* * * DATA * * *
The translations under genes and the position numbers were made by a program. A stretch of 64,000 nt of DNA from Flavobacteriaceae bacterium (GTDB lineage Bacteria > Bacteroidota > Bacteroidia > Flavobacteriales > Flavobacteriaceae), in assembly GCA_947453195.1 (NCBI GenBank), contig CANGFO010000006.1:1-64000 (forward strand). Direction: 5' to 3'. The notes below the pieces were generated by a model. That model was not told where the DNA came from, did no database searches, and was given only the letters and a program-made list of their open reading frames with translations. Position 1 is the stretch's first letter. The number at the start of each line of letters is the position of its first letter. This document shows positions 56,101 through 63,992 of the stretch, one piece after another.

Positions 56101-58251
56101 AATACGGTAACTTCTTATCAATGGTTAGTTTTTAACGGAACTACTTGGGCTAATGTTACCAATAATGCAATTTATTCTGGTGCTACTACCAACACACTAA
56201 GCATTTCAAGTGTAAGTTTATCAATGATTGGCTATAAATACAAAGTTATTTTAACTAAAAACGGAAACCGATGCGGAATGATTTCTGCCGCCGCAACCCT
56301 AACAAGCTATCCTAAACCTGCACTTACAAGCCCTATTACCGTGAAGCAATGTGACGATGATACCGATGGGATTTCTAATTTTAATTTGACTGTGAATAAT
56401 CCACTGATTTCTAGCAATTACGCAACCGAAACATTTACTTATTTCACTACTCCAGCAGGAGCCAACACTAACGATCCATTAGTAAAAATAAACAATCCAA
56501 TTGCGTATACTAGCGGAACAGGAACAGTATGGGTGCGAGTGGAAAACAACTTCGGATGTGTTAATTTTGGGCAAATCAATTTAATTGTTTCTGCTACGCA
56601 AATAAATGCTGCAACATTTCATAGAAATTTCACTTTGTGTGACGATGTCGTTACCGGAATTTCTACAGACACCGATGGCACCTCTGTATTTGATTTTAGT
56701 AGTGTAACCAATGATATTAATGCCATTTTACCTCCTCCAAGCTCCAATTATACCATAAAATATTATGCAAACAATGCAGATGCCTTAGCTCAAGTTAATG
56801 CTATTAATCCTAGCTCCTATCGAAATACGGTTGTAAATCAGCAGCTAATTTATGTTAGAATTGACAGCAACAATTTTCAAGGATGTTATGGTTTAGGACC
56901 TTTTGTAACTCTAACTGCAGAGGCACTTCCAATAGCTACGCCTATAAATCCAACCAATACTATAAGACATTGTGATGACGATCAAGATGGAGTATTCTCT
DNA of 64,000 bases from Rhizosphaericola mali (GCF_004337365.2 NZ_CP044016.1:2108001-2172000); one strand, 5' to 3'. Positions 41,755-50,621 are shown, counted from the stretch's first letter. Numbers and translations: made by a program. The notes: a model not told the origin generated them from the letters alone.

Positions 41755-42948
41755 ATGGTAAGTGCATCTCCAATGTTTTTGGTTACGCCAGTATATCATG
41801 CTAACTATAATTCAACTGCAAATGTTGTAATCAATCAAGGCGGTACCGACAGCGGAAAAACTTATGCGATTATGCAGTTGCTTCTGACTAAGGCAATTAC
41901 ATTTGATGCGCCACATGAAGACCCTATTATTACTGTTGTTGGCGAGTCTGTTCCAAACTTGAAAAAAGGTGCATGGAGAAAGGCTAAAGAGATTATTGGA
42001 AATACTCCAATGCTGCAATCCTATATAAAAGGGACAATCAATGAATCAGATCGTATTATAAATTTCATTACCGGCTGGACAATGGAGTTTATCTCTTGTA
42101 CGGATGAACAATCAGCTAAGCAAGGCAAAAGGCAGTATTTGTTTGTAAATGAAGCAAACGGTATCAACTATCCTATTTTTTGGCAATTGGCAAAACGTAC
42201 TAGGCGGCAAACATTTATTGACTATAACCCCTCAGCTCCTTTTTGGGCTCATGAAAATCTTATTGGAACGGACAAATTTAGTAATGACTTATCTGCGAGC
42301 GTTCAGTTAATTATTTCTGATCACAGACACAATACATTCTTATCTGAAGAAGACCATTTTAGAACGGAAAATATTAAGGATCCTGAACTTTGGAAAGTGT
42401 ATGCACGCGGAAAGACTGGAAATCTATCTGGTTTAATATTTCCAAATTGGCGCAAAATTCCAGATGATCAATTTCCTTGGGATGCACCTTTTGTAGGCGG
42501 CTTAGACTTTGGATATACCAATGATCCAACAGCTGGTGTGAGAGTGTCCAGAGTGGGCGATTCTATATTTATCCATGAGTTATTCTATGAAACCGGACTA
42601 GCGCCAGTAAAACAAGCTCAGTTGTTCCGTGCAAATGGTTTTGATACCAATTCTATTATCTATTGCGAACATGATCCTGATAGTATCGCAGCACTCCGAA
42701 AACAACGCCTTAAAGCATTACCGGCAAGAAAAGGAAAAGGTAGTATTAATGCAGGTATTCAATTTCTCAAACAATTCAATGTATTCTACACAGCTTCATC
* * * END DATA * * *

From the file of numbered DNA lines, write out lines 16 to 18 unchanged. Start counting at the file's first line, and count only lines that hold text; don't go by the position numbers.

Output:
41901 ATTTGATGCGCCACATGAAGACCCTATTATTACTGTTGTTGGCGAGTCTGTTCCAAACTTGAAAAAAGGTGCATGGAGAAAGGCTAAAGAGATTATTGGA
42001 AATACTCCAATGCTGCAATCCTATATAAAAGGGACAATCAATGAATCAGATCGTATTATAAATTTCATTACCGGCTGGACAATGGAGTTTATCTCTTGTA
42101 CGGATGAACAATCAGCTAAGCAAGGCAAAAGGCAGTATTTGTTTGTAAATGAAGCAAACGGTATCAACTATCCTATTTTTTGGCAATTGGCAAAACGTAC